Joan & The Giants formed in February 2019. We played in bands previously together and decided we wanted our music to evolve into something that truly represents who we are and the sound we love. We have come together from all over WA, Grace (front-woman) is from an organic farm down South, Aaron (guitar) is from a remote Indigenous community out of Broome, and Riley (drummer) and Liam (bass) are from Perth.

Joan & The Giants is such a passion project for us, we love sharing who we are through our song’s & lyrics and at the live shows. 

How did the name evolve?

Grace:

We started tossing the idea around with a lot of different names. Grace & The Giants, Jane & The Giants… But ultimately, we settled with Joan & The Giants. A lot of this had to do with Joan of Ark, she’s such a powerful female figure in history and I think being a female fronted band, we got a lot of power from that.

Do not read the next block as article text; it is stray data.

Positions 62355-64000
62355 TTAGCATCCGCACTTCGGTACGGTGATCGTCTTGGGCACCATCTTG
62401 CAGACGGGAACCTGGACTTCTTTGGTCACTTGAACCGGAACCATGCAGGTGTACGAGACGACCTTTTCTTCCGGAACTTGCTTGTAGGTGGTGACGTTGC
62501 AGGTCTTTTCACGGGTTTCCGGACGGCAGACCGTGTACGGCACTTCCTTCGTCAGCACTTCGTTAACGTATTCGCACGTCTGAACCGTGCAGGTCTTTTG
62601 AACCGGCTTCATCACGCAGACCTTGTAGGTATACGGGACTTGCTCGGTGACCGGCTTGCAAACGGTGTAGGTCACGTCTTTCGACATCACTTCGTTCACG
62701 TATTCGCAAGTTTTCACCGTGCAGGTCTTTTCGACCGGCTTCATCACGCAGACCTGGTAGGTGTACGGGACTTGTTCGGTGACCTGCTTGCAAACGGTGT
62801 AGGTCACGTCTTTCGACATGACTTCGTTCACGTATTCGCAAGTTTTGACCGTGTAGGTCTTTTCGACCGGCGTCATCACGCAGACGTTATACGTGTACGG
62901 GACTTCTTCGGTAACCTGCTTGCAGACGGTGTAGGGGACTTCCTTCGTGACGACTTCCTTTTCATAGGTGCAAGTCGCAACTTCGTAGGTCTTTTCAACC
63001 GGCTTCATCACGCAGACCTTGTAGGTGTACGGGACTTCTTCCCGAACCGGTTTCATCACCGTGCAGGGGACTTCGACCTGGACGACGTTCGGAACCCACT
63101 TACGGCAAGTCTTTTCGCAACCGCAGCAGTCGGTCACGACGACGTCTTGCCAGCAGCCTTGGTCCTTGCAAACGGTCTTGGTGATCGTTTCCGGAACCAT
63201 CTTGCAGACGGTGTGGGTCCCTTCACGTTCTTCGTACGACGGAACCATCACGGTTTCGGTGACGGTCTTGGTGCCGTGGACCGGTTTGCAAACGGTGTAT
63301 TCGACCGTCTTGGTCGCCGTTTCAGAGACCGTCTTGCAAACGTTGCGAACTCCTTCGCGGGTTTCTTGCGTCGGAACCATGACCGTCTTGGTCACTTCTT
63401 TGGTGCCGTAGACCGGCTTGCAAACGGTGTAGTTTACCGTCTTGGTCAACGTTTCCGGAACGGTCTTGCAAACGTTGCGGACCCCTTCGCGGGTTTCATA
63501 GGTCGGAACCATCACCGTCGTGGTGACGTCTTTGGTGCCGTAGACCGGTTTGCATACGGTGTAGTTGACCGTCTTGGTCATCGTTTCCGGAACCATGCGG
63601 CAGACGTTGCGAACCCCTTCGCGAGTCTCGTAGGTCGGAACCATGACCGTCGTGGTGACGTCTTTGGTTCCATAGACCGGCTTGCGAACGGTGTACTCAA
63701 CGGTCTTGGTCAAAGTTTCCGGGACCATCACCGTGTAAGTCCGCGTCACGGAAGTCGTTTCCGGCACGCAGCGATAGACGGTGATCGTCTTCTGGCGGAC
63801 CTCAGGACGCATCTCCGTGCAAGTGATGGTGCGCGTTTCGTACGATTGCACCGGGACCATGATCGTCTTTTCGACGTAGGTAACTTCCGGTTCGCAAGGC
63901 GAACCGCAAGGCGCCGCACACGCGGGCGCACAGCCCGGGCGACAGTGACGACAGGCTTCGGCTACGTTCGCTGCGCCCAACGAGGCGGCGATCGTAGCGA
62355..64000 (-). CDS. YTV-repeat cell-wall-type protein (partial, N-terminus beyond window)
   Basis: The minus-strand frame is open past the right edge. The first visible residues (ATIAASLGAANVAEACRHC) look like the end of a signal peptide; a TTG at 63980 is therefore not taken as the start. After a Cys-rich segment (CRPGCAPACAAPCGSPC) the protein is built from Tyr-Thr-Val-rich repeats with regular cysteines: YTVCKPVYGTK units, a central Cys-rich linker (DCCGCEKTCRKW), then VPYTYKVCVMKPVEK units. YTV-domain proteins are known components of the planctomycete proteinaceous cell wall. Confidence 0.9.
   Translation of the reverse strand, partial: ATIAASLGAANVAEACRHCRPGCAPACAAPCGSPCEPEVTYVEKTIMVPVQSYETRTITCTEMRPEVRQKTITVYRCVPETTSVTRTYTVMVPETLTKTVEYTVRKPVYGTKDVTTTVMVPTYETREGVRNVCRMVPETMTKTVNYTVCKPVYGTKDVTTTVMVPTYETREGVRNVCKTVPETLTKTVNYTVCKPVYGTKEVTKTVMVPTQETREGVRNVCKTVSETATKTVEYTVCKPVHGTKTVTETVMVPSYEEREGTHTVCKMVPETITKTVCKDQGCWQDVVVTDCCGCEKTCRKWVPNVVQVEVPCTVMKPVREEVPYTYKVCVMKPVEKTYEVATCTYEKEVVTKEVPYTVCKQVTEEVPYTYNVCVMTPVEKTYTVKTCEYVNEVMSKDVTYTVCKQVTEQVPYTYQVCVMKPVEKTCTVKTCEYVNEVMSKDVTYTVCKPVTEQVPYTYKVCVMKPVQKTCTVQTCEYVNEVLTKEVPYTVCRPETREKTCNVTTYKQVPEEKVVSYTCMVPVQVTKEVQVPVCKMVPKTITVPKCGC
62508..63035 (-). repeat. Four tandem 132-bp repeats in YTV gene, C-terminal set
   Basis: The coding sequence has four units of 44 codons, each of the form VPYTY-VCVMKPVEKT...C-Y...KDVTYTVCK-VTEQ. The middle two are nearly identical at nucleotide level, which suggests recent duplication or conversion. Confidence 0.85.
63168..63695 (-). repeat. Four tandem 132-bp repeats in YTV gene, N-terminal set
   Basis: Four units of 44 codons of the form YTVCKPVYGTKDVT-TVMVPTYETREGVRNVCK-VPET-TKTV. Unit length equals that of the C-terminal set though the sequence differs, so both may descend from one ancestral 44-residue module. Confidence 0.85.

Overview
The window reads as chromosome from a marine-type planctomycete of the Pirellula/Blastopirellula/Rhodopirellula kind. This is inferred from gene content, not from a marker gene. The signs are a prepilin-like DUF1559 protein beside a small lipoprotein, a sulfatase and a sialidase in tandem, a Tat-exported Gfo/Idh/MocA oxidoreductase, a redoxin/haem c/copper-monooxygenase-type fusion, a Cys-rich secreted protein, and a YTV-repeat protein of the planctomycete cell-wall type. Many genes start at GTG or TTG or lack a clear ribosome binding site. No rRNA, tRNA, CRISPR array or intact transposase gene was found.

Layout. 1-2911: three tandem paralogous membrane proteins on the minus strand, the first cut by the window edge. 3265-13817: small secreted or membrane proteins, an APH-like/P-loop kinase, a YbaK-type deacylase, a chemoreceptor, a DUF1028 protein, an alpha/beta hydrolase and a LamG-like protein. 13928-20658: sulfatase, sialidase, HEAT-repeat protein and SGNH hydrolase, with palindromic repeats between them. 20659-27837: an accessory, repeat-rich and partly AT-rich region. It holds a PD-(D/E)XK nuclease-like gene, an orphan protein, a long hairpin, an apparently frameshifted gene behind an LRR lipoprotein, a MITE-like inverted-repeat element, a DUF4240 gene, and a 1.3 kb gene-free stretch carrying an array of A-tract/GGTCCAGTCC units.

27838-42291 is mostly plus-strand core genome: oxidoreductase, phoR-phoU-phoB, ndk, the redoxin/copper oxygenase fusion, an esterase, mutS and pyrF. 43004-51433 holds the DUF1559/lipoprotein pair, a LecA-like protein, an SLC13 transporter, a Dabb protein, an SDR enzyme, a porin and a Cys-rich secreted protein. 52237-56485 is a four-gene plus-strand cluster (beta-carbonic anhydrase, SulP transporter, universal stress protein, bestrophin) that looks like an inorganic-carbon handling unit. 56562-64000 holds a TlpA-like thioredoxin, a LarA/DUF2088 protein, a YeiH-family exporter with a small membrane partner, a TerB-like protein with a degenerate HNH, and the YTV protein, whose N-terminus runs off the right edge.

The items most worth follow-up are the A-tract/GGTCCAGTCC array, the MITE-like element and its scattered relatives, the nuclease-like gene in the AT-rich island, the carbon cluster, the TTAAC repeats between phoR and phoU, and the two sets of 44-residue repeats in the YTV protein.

How would you describe your sound?

Aaron:

I would say the Joan & The Giants sound is based on emotion. We blend ambience with high energy and I would say we have a lot of dynamic parts in our songs. The driving force behind our songs are the lyrics, we absolutely need to connect the music with what we’re trying to say, everything supports the emotion behind that.  

What was the inspiration behind ‘Bloodstream’?

Aaron:

‘Bloodstream’ was written in a fleeting moment of sadness. The lyrics centre around feeling helpless and defeated in a relationship. I think the main message of this song is that no matter how dark things seem and how broken you may feel, there’s still hope and there is still beauty and strength in being at your lowest.